The Gorshey dance is still in the news, as its public performance is banned in Chinese cities, and in some former Tibetan-majority areas outlawed as an unsanctioned public assembly. All told, this is a kind of cultural erasure. The making of a UNESCO-style promotional national dance, on a proscenium stage, facing front, in flashy costumes, danced by professional, ballet-trained dancers from an archaic Tibetan folk dance that embodies Tibetan identity, is a strategic way to homogenize, dilute, re-label, exploit, and erase a culture.

Choreographer Mark Bankin. Image courtesy of Mark Bankin.

In 2018, New York dancer Mark Bankin visited and then attended the Minority University in Beijing to study folk dances. It was there that he met Tibetan teachers of Tibetan culture, and saw his first Gorshey dance in an impromptu outdoor performance in Beijing. He was struck by the characteristics of the dance, and noticed the tensions between practitioners of ethic dances and the government of China. He joined the group dances. He grew determined to make records of Gorshey himself, so that his version—not informed by the same Chinese ideals—might offer a counter record. 

“Granny dances” in China. From

A word about China’s obsessive controls over danced expression. With a survey and initiative to make records of dances, it is just a few short steps from codifying authorized versions of dances, and from there not far to make certain dances legal and illegal. The example of the “granny dances” in China is surprising and revealing. Granny dances are a popular description for fun, simple dances performed in outdoor groups in big cities, accompanied by happy music, and enjoyed by elderly people. Pleasant enough. Over time, these gatherings became louder and louder, the music loonier and more percussive, and the senior citizens more adamant about their right to dance together.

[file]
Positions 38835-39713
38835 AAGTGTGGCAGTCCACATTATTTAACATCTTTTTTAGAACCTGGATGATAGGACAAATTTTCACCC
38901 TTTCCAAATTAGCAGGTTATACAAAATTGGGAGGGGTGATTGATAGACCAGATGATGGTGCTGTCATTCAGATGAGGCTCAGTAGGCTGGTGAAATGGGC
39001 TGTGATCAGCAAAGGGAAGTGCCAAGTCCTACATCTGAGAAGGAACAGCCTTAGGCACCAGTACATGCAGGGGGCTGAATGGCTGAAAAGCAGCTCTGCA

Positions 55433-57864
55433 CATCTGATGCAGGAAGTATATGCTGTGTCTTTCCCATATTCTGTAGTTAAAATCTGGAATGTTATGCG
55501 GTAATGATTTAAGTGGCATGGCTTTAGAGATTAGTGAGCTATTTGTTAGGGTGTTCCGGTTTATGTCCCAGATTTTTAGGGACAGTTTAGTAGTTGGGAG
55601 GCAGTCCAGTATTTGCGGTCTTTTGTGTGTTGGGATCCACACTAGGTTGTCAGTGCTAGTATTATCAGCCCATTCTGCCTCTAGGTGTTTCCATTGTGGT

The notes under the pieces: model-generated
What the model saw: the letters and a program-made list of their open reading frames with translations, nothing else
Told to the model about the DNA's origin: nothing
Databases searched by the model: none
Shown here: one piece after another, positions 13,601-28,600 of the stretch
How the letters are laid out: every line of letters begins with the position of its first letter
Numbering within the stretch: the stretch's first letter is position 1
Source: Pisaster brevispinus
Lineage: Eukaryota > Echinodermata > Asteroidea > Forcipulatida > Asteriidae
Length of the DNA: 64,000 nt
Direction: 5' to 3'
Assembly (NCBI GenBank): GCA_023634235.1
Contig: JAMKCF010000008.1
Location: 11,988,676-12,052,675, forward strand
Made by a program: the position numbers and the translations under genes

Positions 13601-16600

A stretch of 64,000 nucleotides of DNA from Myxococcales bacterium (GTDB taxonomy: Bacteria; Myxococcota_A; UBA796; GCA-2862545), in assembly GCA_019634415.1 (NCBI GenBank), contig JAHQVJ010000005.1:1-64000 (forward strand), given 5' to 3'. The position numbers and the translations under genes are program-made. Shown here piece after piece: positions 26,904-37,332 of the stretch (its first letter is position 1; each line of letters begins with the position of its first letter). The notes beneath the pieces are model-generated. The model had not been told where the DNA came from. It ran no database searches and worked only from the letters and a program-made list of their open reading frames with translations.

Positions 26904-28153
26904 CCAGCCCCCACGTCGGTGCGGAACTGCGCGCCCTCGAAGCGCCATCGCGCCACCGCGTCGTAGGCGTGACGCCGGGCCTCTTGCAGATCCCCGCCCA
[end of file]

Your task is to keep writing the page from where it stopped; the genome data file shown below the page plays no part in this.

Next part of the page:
Naturally, creativity blossomed and grannies started making up their own granny dances with new music and more varied choreography. The events grew bigger and louder and generated more complaints . . . until the national government stepped in and banned the creation of new granny dances. It went further, introducing a set of—I think it was 12—government-approved granny dances, taught on video by a clean-looking fellow wearing what looked like an airport technician’s jumpsuit. It is not at all far-fetched to understand China’s dance and ethnic policies as ones of domination and erasure through homogenization and standardization.

Page from a Gorshey dance Labanotation by Mark Bankin. Bankin has transcribed 15 different Gorshey dances. Image courtesy of Mark Bankin
Page from a Gorshey dance Labanotation by Mark Bankin. Bankin has transcribed 15 different Gorshey dances. Image courtesy of Mark Bankin

Bankin went on to be awarded a Fulbright fellowship to study notation and apply it to Gorshey dances. He attended the Conservatoire National Supérieur de Musique et de Dans de Paris, where he studied Kinetography Laban, known in the US as Labanotation. It was there that Bankin produced 15 notations of Gorshey dance segments based on dances he had seen, performed himself, and remembered. He also used recorded dances and established points of contact with the Tibetan diaspora. Bankin’s notations are seeking a final home, where they can join the historical record of scholarship around these dances. 

It is almost a David-and-Goliath story to think that a humble New York choreographer might right the wrongs committed against cultural practices within China’s political sphere, nevertheless, with Labanotation serving as one form of dance writing that can stand the test of time, future scholars will see that there was another approach: that of a fellow dancer who was amazed by a dance, and wanted to be sure it could be preserved for posterity in its original beauty and power.

Gorshey dance. From